In 1953, in a remote village of Muhororo in Gisagara district, a four hours drive from Rwanda’s capital Kigali, a baby girl, Agathe Uwiringiyimana, was born.
Little did her parents, Juvénal Ntibashirakandi and Xaverine Nyirantibangwe, know they had given birth to Rwanda’s Heroine.
At first, they scoffed. She was the sixth ‘girl’. Traditionally, in a paternalistic culture, producing a baby boy was considered a blessing, as boys were highly regarded.
But Uwiringiyimana was about to chase the demons out of the house. She was about to set a historic precedence that Rwanda will never forget.
With a humble and difficult beginning, Uwiringiyimana walked a two-hour journey to school every day for seven years.
The determined girl, from a poor background, excelled in national exams. Then, in a “quotas” system, her performance was rare and attracted attention.
The quota was a segregative system where students were selectively allowed to study. The Northern Province, home to President Juvénal Habyarimana, was always favored.
Uwiringiyimana was sent to Lycée Notre Dame de Citeaux, one of the best secondary schools in the country in the 70s.
Her father sold crops, and painfully mobilized extra funds to raise Rwf 6,000 that was required for first term. He was not sure how he would raise the fees for the second term.
Juvénal Hangimana, the elder brother, accompanied her to school. Later, the father requested his son to go seek for a job in Kigali so that he could support his sister, as she was the only educated person in the family. There was faith and hope she would help the family later.
Her brother, Hangimana, waived farewell to the family and went to Kigali to find a job. Hangimana was not educated, thought.
“I was a casual labourer,” he says. He worked hard and saved enough to start a business of selling second hand clothes.
He sold second clothes and managed to afford his sister’s tuition and other requirements throughout her secondary school education.
The business was not viable, and Hangimana decided to go to Uganda to find another job. He did not have the money to take a bus and decided to walk, a painful journey that took him a full week.
There, he worked as a labourer too. He continued supporting his sister until she finished her studies.
Her brother had all reasons to do so. Uwiringiyimana was a genius. She was good at Mathematics and Chemistry.
She passed secondary school exams and acquired a government scholarship and was sent to Institut Pedagogique National (IPN) for a three year course.
She graduated and was offered a job to lecture at the National University of Rwanda, in Butare, Southern Rwanda.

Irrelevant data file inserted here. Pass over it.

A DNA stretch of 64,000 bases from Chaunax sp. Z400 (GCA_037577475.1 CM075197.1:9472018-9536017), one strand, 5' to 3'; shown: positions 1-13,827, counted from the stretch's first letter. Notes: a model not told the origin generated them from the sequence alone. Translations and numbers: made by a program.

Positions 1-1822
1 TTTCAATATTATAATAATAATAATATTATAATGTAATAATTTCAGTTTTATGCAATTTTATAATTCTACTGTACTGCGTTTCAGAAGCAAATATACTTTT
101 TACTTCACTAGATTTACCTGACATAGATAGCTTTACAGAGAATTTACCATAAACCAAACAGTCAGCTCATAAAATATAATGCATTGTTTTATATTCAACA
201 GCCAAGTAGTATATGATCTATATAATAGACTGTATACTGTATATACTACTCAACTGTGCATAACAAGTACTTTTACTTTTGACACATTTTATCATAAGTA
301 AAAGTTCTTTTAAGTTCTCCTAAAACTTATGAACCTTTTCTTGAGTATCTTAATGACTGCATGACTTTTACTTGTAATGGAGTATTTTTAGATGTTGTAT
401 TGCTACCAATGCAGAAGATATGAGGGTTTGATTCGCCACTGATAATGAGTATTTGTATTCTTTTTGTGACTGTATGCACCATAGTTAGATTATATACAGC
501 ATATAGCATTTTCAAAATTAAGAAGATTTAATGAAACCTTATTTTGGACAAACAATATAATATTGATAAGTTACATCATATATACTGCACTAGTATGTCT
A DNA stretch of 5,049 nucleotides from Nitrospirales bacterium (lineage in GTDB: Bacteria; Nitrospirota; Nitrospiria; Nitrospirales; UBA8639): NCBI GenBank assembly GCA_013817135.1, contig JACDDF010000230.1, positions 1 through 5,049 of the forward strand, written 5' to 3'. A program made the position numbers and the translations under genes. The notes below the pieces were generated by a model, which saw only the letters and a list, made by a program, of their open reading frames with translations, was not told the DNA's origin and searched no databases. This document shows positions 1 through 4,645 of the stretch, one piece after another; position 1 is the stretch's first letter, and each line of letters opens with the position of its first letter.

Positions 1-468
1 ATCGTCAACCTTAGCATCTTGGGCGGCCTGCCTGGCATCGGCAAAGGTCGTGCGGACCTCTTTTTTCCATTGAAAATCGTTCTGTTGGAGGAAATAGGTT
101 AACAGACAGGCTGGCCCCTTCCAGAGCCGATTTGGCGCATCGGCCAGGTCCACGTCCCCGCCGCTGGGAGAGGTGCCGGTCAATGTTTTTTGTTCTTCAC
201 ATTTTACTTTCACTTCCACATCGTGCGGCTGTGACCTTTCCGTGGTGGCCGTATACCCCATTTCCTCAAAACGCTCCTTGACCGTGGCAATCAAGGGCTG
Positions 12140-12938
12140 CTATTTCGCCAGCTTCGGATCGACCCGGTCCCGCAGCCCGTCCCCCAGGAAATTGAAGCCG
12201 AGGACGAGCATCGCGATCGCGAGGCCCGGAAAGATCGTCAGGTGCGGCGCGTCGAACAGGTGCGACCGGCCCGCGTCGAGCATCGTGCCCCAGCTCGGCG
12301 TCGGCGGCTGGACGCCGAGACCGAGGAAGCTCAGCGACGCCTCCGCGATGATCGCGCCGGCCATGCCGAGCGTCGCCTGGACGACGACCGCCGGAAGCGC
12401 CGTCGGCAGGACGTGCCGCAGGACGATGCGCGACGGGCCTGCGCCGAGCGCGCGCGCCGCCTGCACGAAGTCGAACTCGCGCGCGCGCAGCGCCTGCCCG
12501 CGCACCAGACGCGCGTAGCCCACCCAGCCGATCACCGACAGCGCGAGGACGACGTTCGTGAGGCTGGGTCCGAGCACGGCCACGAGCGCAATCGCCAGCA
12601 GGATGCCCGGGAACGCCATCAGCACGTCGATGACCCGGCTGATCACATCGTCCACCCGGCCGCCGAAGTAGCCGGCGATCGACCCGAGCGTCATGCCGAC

Before she graduated at IPN, she got married to her long time fiancé and a classmate, Ignace Barahira. They settled in Butare, and gave birth to their three children.
Uwiringiyimana joins politics
In then 1990s, an era of political pluralism, Uwiringiyimana joined the Republican and Democratic Movement, MDR, a leading opposition political party.
It is here that she met Jean Marie Vianney Uwihanganye, a businessman, whom they started working closely.
“We simply wanted change, which was badly needed at the time,” says Uwihanganye, the country director for Engen in Bujumbura, Burundi.
He says Uwiringiyimana quickly gained popularity, and all teams going for mobilization in the countryside wanted her to be there.
“She was a very eloquent public speaker and had a unique way of driving her point across,” says Uwihanganye.
During grassroots elections, Uwiringiyimana beat Jean Kambanda, who wanted the party leadership for the strategic Butare prefecture (province).
The public figure
Uwiringiyimana became a charismatic and vocal politician. In 1992, President Juvenal Habyariman appointed her the minister for Primary and Secondary Education.
The first thing she did was to the quota system. She decided students’ allocation and bursary disbursement should be based on merit. Her policy angered many Hutu-extremists.
One day, assailants stormed her house and threatened to kill her. She narrowly escaped through the window, but her house was vandalized.
Her party members advised her to step down. Hangimana says she refused while saying that the country had to embrace rule of law and that she was willing to sacrifice her life.
In July 1993, President Habyariman appointed Uwiringiyimana the first female Prime Minister.
It was a very dangerous period. “She became busier than ever. We would need to leave a message at the table, if we needed to communicate something,” says Angelique Mpinganzima, her niece. “She would use the same channel to respond.”
In April 6, 1994, after Habyarimana’s plane was shot down, Uwiringiyimana and family ran to the UN premises in Kigali.
Presidential guards were hunting for her. They had just shot her ten Belgian guards from UN mission (Unamir).
As the hunting continued, more and more people were getting killed.
Uwiringiyimana decided to surrender to avoid more bloodshed.
She was shot dead together with her husband, but her children were rescued by a UN contingent Captain Mbaye Diagne.
He managed to sneak them out of the country and sent them to Switzeland where they live until today.
In 1995, Uwiringiyimana was declared a Heroine among the greatest Heroes of Rwanda including King Mutara III Rudahigwa.
Uwiringiyimna’s siblings had never enjoyed the fruits of raising a Heroine, and a powerful politician from a humble background.
In fact, her brother, who is now in his 60s, and has lost hope for a better life, lives under extreme poverty.